For anybody tired of digital movie car chases that, while fast and furious, routinely defy the laws of physics, here’s one where the cars and stunts are real (mostly) and spectacular. “Need for Speed” is a car lover’s dream, a showcase for everything from Bugatti Veyrons to vintage Camaros.
It’s a “Cannonball Run” throwback, with drivers punching through gears and burning through tires as they dodge the cops in illegal street races. Given state-of-the-art stunts and 3-D cinematography, it’s a trip.
But “Need for Speed” also makes the journey from video game to big screen without the curse of logic and without the benefit of a punchy, pithy script for its clichéd characters to quote.
Aaron Paul of “Breaking Bad” is Tobey, a car builder and racer from rural New York whose rivalry with the hometown boy (Dominic Cooper) who made it to the Indy 500 reveals the consequences of tearing it up on public highways. Tobey gets out of jail, rounds up his posse and sets out for revenge.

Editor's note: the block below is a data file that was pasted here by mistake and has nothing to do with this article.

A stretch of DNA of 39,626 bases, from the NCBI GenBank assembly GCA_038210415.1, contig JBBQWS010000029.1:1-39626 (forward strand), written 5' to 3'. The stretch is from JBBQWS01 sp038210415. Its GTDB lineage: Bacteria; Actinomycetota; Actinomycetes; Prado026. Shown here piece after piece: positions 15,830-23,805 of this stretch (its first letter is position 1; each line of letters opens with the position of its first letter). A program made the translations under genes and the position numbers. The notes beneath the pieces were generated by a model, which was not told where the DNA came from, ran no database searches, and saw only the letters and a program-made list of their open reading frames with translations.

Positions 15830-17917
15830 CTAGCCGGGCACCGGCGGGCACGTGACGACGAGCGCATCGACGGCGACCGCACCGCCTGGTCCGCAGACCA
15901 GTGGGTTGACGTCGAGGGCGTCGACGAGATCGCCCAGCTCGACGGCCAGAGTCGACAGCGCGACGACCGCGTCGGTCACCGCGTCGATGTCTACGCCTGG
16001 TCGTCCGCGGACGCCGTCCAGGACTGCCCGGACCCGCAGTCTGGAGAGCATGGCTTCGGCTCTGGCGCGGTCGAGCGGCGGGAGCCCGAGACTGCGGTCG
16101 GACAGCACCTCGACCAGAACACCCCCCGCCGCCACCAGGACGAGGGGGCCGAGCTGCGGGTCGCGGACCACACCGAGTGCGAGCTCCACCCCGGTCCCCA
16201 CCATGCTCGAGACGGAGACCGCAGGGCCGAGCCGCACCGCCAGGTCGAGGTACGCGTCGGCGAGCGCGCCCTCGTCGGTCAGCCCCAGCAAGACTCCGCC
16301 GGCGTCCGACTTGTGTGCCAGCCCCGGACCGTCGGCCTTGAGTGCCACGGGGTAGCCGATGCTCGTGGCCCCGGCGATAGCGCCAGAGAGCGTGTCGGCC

First, he has to get a car. So he talks a billionaire collector into lending him a customized Shelby Mustang. As if that would happen. Tobey’s team includes a pilot and a chase truck that can refuel that thirsty beast on the road. As if that’s practical.
And the car comes with its own “right seater,” a navigator / co-driver who is the owner’s hot blonde car acquisitions specialist, played by Imogen Poots.
That almost never happens.
They’re dashing from upstate New York, through New York City to Detroit, then Indiana, Monument Valley, Utah’s Bonneville salt flats and into San Francisco, where the real race will start. Apparently, their sat-nav sucks.
The real race, the DeLeon, is run by a mysterious, manic and motor-mouthed millionaire (Michael Keaton) who broadcasts the races online.
But get past the head-slappers, give up on hearing any snappy dialogue, and this is a car fanatic’s dream.
The cast doesn’t have the sassy swagger of the “Fast & Furious” crew. But the actors are second bananas here — to the Koenigsegg Ageras, Saleens and Shelby Mustang that feed America’s “Need for Speed,” on screen and off. And whatever the screenwriter’s failings, the cars deliver.